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Home News Power Sector News New Power Sector Policies - From Crisis to Disaster

New Power Sector Policies - From Crisis to Disaster

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Draft Electricity Bill is in its nth avatar and has now been placed in the Parliament. The salient features of the Bill are given below:
*Generation will be free from licensing and will not require a techno-economic clearance from Central Electricity Authority (CEA) and would need to conform only to minimum technical standards laid down by CEA.
* Any industry can set up captive generation anywhere and will get the right to transmit electricity to his plant through transmission lines of others.
* Load despatch will be by an independent entity.
* Transmission utilities will be for solely wheeling of electricity from generating stations to load centres but will not trade in electricity.
Draft Electricity Bill is in its nth avatar and has now been placed in the Parliament. The salient features of the Bill are given below:


* Generation will be free from licensing and will not require a techno-economic clearance from Central Electricity Authority (CEA) and would need to conform only to minimum technical standards laid down by CEA.

* Any industry can set up captive generation anywhere and will get the right to transmit electricity to his plant through transmission lines of others.

* Load despatch will be by an independent entity.

* Transmission utilities will be for solely wheeling of electricity from generating stations to load centres but will not trade in electricity.

* Distribution agencies will have their tariff regulated till competition is established. Once competition is established, the regulator will only fix wheeling charges.

* Rural Electrification will be done through users associations, co-operatives NGO's panchayats etc.

* Setting up of trading companies and a spot market for electricity. Transmission and distribution companies will have to provide an open access for wheeling such electricity for electricity traders.

* All cross subsidies will be removed progressively and converted to explicit subsidies for any class of consumers.

These are indeed far reaching reforms and will lead to an electricity sector quite different form that we have seen in the last 50 years. For the first time, the electricity sector is being recast to strip away all social objectives that had been built into the sector. Instead, what is being attempted, is a sector that will function on "Commercial lines" i.e. generate enough profits to fund its own expansion. The state's role will be limited to regulating the sector and providing explicit subsidies to any group of consumers that it considers economically vulnerable and requiring such subsidies.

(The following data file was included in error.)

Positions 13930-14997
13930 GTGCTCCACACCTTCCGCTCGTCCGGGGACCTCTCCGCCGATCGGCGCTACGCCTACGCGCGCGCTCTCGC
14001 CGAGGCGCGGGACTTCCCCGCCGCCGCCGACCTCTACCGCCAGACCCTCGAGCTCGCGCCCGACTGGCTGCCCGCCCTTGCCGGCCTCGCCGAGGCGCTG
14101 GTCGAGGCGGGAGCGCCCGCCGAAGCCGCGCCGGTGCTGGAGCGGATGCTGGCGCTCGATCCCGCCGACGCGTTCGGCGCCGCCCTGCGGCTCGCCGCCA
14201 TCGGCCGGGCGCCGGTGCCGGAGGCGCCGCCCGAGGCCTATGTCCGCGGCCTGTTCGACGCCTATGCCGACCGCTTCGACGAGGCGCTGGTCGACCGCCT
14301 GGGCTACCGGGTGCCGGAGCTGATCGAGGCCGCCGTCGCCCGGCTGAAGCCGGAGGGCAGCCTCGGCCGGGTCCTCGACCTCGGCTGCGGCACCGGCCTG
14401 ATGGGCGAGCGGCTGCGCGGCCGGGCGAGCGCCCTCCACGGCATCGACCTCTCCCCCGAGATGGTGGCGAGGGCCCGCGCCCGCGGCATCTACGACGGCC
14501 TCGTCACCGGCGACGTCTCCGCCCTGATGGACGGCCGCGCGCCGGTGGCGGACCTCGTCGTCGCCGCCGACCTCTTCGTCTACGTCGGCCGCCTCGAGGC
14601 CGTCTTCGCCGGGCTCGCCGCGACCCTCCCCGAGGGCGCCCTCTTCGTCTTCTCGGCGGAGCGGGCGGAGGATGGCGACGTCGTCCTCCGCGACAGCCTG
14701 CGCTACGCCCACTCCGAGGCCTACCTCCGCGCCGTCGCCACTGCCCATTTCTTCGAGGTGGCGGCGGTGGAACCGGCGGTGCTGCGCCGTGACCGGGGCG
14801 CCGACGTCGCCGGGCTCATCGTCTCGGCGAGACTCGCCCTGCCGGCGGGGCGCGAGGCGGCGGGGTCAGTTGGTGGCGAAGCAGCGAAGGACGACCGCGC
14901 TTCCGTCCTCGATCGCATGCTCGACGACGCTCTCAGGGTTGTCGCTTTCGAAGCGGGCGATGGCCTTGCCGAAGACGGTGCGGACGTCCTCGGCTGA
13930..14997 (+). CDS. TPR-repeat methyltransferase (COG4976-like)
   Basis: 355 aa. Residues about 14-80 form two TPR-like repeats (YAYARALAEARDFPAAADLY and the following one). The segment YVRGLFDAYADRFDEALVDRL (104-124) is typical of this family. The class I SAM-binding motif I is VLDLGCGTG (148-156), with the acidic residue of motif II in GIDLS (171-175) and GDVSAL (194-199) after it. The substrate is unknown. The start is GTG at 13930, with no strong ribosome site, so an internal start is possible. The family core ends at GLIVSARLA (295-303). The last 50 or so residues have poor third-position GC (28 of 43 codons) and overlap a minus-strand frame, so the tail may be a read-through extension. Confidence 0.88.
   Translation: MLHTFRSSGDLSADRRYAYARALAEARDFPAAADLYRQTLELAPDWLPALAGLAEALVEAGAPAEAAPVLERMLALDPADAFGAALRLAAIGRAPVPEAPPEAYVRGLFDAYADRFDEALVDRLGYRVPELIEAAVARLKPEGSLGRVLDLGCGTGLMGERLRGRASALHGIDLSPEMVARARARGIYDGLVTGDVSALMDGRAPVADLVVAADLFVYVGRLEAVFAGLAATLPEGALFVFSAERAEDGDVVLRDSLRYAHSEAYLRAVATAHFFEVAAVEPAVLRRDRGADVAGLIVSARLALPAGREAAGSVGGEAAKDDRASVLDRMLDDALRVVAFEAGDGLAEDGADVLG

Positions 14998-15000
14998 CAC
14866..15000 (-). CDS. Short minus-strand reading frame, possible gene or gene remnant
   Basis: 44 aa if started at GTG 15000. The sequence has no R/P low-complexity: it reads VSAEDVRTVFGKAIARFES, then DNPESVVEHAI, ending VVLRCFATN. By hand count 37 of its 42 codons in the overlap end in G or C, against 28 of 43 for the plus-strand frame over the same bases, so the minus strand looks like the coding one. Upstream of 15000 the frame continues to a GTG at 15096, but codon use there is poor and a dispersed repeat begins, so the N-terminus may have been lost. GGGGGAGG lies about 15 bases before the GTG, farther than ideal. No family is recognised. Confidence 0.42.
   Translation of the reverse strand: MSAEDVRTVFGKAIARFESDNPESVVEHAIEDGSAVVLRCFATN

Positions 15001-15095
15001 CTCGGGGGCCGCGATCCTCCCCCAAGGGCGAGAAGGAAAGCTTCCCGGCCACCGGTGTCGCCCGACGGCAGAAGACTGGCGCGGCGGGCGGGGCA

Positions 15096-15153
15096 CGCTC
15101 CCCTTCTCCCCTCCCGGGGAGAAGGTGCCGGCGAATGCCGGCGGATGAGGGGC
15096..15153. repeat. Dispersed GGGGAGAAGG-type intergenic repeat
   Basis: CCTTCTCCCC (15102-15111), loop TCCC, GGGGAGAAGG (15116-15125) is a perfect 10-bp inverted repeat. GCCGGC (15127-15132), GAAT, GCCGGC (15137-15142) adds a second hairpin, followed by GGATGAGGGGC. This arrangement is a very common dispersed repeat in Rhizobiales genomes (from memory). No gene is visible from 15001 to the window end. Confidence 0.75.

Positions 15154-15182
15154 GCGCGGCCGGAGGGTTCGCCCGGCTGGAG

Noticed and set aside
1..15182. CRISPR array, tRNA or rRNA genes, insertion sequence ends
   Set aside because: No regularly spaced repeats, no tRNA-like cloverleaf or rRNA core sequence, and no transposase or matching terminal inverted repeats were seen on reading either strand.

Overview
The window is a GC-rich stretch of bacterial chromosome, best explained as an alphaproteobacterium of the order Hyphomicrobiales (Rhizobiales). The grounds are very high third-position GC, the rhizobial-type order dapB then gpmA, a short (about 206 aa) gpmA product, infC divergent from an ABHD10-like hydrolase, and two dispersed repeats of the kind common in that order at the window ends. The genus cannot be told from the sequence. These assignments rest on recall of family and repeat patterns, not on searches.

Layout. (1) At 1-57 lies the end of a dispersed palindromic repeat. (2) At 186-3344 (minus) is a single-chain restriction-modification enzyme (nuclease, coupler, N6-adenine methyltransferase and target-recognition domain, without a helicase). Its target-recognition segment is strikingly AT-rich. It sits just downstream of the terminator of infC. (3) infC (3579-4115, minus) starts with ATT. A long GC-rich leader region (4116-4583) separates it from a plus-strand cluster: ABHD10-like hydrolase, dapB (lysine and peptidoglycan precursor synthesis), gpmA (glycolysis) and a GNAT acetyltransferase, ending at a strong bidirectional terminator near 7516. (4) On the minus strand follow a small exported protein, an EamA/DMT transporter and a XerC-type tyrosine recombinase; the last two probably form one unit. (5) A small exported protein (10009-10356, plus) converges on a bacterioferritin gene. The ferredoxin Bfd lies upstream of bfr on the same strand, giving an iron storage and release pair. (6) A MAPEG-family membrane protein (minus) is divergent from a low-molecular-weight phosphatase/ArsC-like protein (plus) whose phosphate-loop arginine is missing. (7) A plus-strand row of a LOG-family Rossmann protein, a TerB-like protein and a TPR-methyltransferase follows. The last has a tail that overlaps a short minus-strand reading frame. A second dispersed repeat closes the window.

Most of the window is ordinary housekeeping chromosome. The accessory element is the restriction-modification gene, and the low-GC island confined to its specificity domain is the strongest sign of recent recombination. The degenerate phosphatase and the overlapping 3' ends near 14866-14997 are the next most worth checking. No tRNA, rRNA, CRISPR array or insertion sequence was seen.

Apart from removal of all social objectives, the other premise of the Bill is to convert electricity into a commodity that can be traded freely. This, according to the proponents of the Bill, will introduce competition in generation and lead to reduction in prices of electricity. This coupled with the improvement in "efficiencies" that will presumably follow privatisation of the state run electricity sector, will see reduction of electricity rates in the long run.

Let us see what are the implications of some of the above assumptions. The argument of disengaging the state from the electricity sector is that this will reduce the state's burden, as it will not have to foot the bill for the losses of the SEBs. What is left unsaid is that the subsidies that the state will need to provide may be much larger than the current losses. The Bill leaves the question of ownership, particularly of the transmission company deliberately vague. If the transmission company is owned by the state government, as it was in Orissa after these reforms were introduced there, then the losses of the transmission company will have to be added to the subsides that the state will have to provide. If all these are added together, a back of the envelope computation will show that the outflow of the state governments is actually likely to increase after these reforms. This is a sleight-of hand exercise-to call what are subsidies now as losses and call them subsidies later-claiming a reduction in losses.

The other premise of the Bill is that electricity can be supplied to rural areas through NGO's Panchayats, Co-operatives etc. Though there is no doubt that such innovative distribution schemes are urgently required for the rural areas, this leaves aside the question of who is to take electricity up to the distribution point near a village from where the local community structures can take over. The major cost is in providing the high-tension line and the substation. Purely from commercial standpoint, this activity is unlikely to be profitable and was the raison d'etre originally of setting up of the Sate Electricity Boards. Once the existing structure is dismantled as is being proposed in the Bill, there has to be an alternate mechanism in place for satisfying the need of rural electrification. It is not an accident that even in United States, rural electrification was completed in the 1930's only after Roosewelt, under his New Deal, created Tenesse Valley Authority and Rural Electricity Administration for explicitly this purpose. For millions of people, the greatest conquest of New Deal was the electricity co-ops that brought electricity to vast regions that private utilities had refused to service.



 

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